All translations must be reliable and accurate, and of course this is vitally important when translating medical notes.
Every day around the world hundreds of thousands of people visit their doctor for advice or treatment for an injury or illness. Often, following a patients visit, the doctor will prepare a handwritten note and hand it to the patient so they can purchase a prescription. We understand that, today, many prescriptions are actually typed or computer-aided, but it wasn’t that long ago that all prescriptions were handwritten. The problem with these handwritten notes is that, generally, these notes are completely indecipherable to the patient, so the patient must be confident that the pharmacist will be familiar with the doctor’s scribble and understand what’s required.
Why Is Our Doctor’s Writing So Difficult to Read?
At one time or another we’ve all asked ourselves the question: ‘Why is our doctor’s handwriting so difficult to read?’ Perhaps it’s because they have so many scripts and other forms to complete each and every day that they’re simply tired of writing, or maybe they don’t want the patient to understand what they’ve written; but the overriding question and cause for concern is this: ‘What would happen if the pharmacist misunderstood the doctor’s writing and issued the wrong medication – a medication that could well make our condition even worse’?
Spare a Thought for the Translator!
So, while we must have sympathy for people who are required to read and understand medical notes, think about the poor translator who has to translate them? Health insurance companies, hospitals, and other healthcare companies often require that prescriptions be translated, and this includes notes from different doctors, medical records, forms completed by hand, and so on. So how should a translator approach this rather difficult task of translating medical notes?
The Medical Translation Process
The first thing a translator must do is convert the original text into an editable text format. However, because we’re talking about handwritten text, there’s another very important step to start with, and that’s the step of pre-editing. During this process the editor is required to complete, or fill in, the converted text with information that failed to be recognised by the converter; by that we mean to complete information that they’re actually able to understand. In many instances, fragments will have to be marked ‘illegible’ due to the poor quality of the original text, indecipherable handwriting by the doctor, and sometimes both. It can happen that even the language is unrecognizable, in which case the doctor should be consulted to ensure that there’s been a correct understanding of the text.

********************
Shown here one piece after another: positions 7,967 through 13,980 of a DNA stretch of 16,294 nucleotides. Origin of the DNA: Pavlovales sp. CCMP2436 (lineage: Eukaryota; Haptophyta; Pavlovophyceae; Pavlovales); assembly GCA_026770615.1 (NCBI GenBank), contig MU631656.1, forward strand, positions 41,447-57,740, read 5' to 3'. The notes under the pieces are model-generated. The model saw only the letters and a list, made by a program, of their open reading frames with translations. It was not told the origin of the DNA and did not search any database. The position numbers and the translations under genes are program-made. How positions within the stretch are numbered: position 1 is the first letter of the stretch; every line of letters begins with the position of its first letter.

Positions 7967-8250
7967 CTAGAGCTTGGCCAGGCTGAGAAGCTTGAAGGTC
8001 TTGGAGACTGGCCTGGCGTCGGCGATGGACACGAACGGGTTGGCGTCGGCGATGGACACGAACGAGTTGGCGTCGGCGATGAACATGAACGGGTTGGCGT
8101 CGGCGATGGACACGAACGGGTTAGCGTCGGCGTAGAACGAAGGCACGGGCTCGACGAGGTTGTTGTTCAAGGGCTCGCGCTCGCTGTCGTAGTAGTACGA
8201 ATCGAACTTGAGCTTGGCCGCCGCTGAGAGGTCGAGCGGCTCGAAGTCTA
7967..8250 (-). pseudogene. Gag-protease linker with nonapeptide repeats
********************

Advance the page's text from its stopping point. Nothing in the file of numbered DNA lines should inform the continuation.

All translations must be reliable and accurate, and of course this is vitally important when translating medical notes. Therefore, the translator must provide good copies of medical texts. If the translator finds it difficult to understand the text, then they should ask for clarification from the doctor, or alternatively they should ask the doctor to type it out.
Fortunately, today it’s becoming more common for this type of medical information to be stored in digital, editable, and understandable formats; however, with texts that have been written the old-fashioned way, the best way to ensure a quality translation is to examine them with a human eye - and of course, to always ask for clarification when the text is unclear or complicated.